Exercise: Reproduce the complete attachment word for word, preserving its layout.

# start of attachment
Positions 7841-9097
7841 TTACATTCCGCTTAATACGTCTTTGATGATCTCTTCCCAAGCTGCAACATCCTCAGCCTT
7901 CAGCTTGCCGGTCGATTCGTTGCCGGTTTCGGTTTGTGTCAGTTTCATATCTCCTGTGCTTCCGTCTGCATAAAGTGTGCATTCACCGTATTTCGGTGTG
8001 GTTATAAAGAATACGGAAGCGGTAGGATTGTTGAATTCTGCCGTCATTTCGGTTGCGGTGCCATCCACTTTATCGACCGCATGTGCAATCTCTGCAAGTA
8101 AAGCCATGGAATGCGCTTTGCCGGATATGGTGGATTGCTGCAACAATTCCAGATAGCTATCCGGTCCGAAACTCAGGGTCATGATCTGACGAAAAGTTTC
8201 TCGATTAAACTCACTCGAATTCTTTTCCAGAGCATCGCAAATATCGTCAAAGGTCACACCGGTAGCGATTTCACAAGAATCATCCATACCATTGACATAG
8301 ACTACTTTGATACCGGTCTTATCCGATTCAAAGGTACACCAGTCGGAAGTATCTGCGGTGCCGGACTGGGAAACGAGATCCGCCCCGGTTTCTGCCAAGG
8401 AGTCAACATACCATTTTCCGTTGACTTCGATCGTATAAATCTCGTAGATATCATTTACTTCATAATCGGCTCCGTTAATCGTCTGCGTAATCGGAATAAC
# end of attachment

Positions 7841-9097
7841 TTACATTCCGCTTAATACGTCTTTGATGATCTCTTCCCAAGCTGCAACATCCTCAGCCTT
7901 CAGCTTGCCGGTCGATTCGTTGCCGGTTTCGGTTTGTGTCAGTTTCATATCTCCTGTGCTTCCGTCTGCATAAAGTGTGCATTCACCGTATTTCGGTGTG
8001 GTTATAAAGAATACGGAAGCGGTAGGATTGTTGAATTCTGCCGTCATTTCGGTTGCGGTGCCATCCACTTTATCGACCGCATGTGCAATCTCTGCAAGTA
8101 AAGCCATGGAATGCGCTTTGCCGGATATGGTGGATTGCTGCAACAATTCCAGATAGCTATCCGGTCCGAAACTCAGGGTCATGATCTGACGAAAAGTTTC
8201 TCGATTAAACTCACTCGAATTCTTTTCCAGAGCATCGCAAATATCGTCAAAGGTCACACCGGTAGCGATTTCACAAGAATCATCCATACCATTGACATAG
8301 ACTACTTTGATACCGGTCTTATCCGATTCAAAGGTACACCAGTCGGAAGTATCTGCGGTGCCGGACTGGGAAACGAGATCCGCCCCGGTTTCTGCCAAGG
8401 AGTCAACATACCATTTTCCGTTGACTTCGATCGTATAAATCTCGTAGATATCATTTACTTCATAATCGGCTCCGTTAATCGTCTGCGTAATCGGAATAAC